Children and youth spend most of their time away from home in school. Schools are places that educate and socialize children and where many of those with social, economic, physical, or behavioral challenges obtain critical supports and services. In school settings, children and young people also form important peer friendships and relationships with adult mentors, receive essential social, nutritional, and health care resources, and access behavioral or educational supports (Brener et al. 2007; Helseth and Frazier 2018).
In March 2020, schools across the United States closed their doors, scrambling to move learning to online platforms and still provide critically important school meal programs to millions of children in low-income households (Dunn et al. 2020). These changes placed children at increased risk of family violence (Usher et al. 2020). With fewer mandated reporters observing the physical or emotional wellbeing of children, reports of child abuse and neglect dropped sharply in the months following school shut-downs, alarming child welfare researchers and administrators (Herrenkohl et al. 2021; Masonbrink and Hurley 2020). Children with special needs suffered from decreased or eliminated provision of critical educational accommodations or supports (Grooms and Childs 2021), while caregivers’ stress and mental health concerns increased as they struggled to fill gaps left by the loss of formal supports (Chan and Fung 2021). All children suffered from lack of social interaction and decreased physical activity (Racine et al. 2020), resulting in spikes in child psychiatric emergency room visits (Krass et al. 2021) and rates of childhood obesity (Browne et al. 2021). However, children in lower-income families experienced greater educational impacts due to reduced access to high-speed Internet and appropriate technology, and (with many caregivers working outside the home) a lack of adult support or supervision for online schooling (Domina et al. 2021; Dorn et al. 2020; Kraft et al. 2020). These disproportionate educational impacts may contribute to continuing economic disparities resulting from the pandemic, making it harder for affected groups to recover in years to come (Snowden and Graaf 2021).
Health and human services
The shrinking parameters of home, school, and work in the context of the pandemic have created challenges in both providing and accessing needed services and resources. In this context, the extent to which existing health and welfare interventions rely on place-based services has become increasingly apparent. Policies restricting mobility have destabilized social and human services, limiting access to mental and physical healthcare, childcare and employment, and safe and supportive resources. Closure of childcare centers has disproportionately impacted women, as mandates forced parents to stay home with young children, a task that disproportionally impacts mothers (Alon et al. 2020). Providers of physical or occupational therapy, personal care services (e.g., assistance with hygiene or grooming, meal preparation, toileting), and paraprofessional behavioral support continued to provide in-person services, often at increased risk to both service recipients and service providers (Guerrero et al. 2020; Shang et al. 2020). When service supply was insufficient for public need, or when risk was deemed too high, family members often provided this care (Chan et al. 2020; Phillips et al. 2020), increasing individual and family stress and caregiver-burnout (Czeisler 2021; Greenberg et al. 2020).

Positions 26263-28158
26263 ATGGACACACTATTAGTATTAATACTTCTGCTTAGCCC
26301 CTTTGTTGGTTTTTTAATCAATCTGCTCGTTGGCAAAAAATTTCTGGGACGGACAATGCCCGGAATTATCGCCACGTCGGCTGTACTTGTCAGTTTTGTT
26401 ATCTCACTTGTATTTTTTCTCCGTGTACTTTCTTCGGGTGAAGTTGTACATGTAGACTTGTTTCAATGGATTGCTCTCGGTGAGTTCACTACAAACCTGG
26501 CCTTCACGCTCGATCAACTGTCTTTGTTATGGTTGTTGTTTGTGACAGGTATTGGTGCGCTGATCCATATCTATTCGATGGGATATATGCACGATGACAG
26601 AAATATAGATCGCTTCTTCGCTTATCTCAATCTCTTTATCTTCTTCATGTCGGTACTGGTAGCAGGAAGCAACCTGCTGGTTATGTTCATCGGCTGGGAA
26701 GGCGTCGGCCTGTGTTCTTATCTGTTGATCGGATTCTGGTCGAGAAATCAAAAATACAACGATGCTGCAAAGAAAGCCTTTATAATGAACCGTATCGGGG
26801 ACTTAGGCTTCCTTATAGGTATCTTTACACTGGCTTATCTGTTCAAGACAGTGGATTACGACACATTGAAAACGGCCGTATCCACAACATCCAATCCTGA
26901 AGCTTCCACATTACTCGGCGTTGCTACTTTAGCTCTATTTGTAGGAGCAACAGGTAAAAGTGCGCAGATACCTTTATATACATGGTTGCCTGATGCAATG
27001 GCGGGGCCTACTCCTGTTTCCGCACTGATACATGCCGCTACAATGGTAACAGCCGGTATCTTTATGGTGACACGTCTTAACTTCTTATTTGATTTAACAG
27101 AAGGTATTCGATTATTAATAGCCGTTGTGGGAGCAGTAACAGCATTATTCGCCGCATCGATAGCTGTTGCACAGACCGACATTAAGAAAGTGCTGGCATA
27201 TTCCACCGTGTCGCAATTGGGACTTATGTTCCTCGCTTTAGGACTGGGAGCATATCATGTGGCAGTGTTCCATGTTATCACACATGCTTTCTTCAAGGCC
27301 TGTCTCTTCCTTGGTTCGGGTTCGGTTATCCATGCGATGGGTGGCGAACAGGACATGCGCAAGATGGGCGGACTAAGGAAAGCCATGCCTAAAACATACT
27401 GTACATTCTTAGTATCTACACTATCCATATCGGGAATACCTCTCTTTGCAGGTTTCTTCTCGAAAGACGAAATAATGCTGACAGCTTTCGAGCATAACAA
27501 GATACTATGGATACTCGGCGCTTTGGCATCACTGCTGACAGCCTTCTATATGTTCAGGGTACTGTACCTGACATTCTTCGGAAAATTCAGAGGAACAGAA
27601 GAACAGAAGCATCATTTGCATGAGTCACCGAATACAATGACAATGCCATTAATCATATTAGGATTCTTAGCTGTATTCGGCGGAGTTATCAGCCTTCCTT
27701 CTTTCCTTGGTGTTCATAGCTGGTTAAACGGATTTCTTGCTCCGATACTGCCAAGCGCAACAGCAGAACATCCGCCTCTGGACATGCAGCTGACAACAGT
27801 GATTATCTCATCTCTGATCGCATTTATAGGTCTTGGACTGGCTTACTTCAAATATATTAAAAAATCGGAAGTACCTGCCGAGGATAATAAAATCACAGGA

Many health and social services shifted to virtual or hybrid formats for service delivery (Carlo et al. 2021; Font 2021), raising questions about effectiveness and equity. Where possible, individuals and families accessed virtual support, such as health and mental health care services through telehealth formats. Yet the accessibility of such services is dependent on multiple factors, including knowing who to contact for help, having a reliable Internet connection and sufficient data access, having the ability to speak freely and privately about one’s experiences and needs within one’s current setting, and the extent to which virtual services are regarded as culturally safe, or not. All of these factors raise the likelihood that extant disparities in access to and provision of needed services will be deepened further, even though virtual services may have other benefits.
Other place-based service settings were also extremely challenged by the pandemic. In the United States, residents in congregate settings (e.g., jails, prisons, residential group homes, and nursing homes), who are disproportionately non-white, faced additional risk of exposure to COVID-19. These communal places became hotspots for the spread of COVID-19 (Barnett and Grabowski 2020). Due to challenges in managing spread unique to congregate settings (Rubin 2020; Shippee et al. 2020), both residents and workers were at risk of becoming ill and dying at greater rates than those in non-congregate settings, further stretching already over-burdened services.
Across these varied contexts, COVID-19 has brought to the fore the centrality of place in disparities in health outcomes, risks, and access to resources and services. At the same time, it has raised awareness of the importance of homes and local places in human safety and security, and stimulated a range of creative and perhaps durable place-centered responses. In what follows, we explore the implications of this dual reality for social relationships, direct services, and the realignment of policies going forward, focusing on areas where responses to the pandemic open fresh perspectives on place and its role in sustaining or undermining wellbeing. We do so in the spirit of critical place inquiry, which confronts “critical questions…informed by the embeddedness of social life in and with places, and… seeks to be a form of action in responding to critical place issues” (Tuck and McKenzie 2015, p. 2).